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S.Lanka displaced still concern US despite progress

August 9, 2009

Reuters – S.Lanka displaced still concern US despite progress

* Colombo says to resettle 75,000 by end of August

* U.S. seeks end to detention, faster resettlement

WASHINGTON, Aug 7 (Reuters) – Sri Lanka has indicated it plans to release by the end of August 75,000 of the 280,000 Tamil civilians confined to displacement camps since the close of the country’s civil war, a senior U.S. official said on Friday, welcoming the news but urging Colombo to move faster.

Eric Schwartz, U.S. assistant secretary at the Bureau of Population, Refugees and Migration, visited the camps late last month and said the figures were “encouraging news.”

But the United States, which has provided aid to the camps and is ready to offer more to help the displaced Tamils go home, was dismayed so many were being held against their will, he said.

Refugees and other displaced people are normally “agents of their own destiny when it comes to return,” using their own judgment about when they can go home after conflict, said Schwartz.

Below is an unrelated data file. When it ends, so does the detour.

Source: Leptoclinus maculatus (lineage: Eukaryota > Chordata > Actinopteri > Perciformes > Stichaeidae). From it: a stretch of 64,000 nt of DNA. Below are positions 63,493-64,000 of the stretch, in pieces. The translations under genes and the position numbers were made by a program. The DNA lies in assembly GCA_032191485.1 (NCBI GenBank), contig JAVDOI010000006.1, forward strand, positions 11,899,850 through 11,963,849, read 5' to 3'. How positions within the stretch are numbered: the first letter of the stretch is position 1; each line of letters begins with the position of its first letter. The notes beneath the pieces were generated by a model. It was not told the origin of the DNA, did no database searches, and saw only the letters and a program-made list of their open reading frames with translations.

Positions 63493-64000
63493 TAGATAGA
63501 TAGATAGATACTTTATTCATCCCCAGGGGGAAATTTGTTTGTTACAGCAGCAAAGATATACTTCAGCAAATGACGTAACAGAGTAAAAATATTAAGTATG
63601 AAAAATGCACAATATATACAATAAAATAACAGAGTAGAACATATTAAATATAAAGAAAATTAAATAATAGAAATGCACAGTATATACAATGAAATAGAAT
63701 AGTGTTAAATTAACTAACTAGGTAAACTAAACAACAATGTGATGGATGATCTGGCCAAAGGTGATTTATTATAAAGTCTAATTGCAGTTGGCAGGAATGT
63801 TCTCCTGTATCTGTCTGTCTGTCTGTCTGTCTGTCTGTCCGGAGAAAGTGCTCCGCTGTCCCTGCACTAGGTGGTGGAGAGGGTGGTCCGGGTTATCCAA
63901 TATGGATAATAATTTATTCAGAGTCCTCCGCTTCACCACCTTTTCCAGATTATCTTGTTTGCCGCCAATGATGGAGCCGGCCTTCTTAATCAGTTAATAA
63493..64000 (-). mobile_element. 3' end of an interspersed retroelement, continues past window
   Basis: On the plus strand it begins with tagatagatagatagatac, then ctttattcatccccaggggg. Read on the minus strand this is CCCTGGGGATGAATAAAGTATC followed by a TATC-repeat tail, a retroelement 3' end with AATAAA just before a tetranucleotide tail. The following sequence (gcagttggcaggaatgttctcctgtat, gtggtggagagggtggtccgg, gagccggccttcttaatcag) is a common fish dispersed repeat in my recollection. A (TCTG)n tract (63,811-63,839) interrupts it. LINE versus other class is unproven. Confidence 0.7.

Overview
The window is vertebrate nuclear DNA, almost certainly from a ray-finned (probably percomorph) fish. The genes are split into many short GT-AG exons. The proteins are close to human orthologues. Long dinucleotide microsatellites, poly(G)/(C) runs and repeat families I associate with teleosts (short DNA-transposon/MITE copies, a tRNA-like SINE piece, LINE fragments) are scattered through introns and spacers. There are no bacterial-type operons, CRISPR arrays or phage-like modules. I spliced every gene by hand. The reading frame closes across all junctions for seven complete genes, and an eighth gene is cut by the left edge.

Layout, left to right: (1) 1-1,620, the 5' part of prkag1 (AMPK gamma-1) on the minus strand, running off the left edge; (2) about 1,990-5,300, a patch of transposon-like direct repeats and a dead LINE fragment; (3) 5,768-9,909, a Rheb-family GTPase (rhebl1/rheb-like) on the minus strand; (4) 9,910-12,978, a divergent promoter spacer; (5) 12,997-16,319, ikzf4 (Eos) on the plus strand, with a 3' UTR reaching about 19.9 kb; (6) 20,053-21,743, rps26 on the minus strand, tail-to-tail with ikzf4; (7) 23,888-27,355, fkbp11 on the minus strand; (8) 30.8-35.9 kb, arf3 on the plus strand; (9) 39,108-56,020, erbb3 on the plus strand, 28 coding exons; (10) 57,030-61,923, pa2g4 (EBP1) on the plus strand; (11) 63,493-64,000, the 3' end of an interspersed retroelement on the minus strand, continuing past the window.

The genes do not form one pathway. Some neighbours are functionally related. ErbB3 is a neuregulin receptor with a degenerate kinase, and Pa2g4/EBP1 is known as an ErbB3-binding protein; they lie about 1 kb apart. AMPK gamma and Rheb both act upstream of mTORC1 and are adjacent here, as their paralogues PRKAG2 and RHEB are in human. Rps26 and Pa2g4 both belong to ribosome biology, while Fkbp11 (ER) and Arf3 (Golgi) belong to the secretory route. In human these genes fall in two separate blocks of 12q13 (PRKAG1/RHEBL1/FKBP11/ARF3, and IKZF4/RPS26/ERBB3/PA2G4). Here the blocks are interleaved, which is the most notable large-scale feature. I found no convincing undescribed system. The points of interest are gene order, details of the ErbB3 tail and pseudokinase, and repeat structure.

“That’s true everywhere and it should be true in Sri Lanka but it’s not, because these populations are confined to camps,” he told Reuters in an interview.

“People shouldn’t be confined against their will,” he added.

More than 280,000 civilians have been held in sprawling camps in the north of the Indian Ocean island since May, when government troops crushed the separatist Liberation Tigers of Tamil Eelam to end a 25-year war.

Rajiva Wijesuriya, secretary of the Sri Lanka Ministry of Human Rights and Disaster Management, last week rejected criticism by human rights groups, saying the government had to address worries that former Tamil Tiger fighters could be hiding in the camps.

Schwartz said Colombo should find a better way to address the legitimate security issues.

“The way to manage those concerns is not to confine the entire population,” he said.

Sri Lanka has pledged to resettle the bulk of the displaced within six months but it could be difficult because of the thousands of land mines that have to be cleared across former Tiger territory. (Editing by Peter Cooney)

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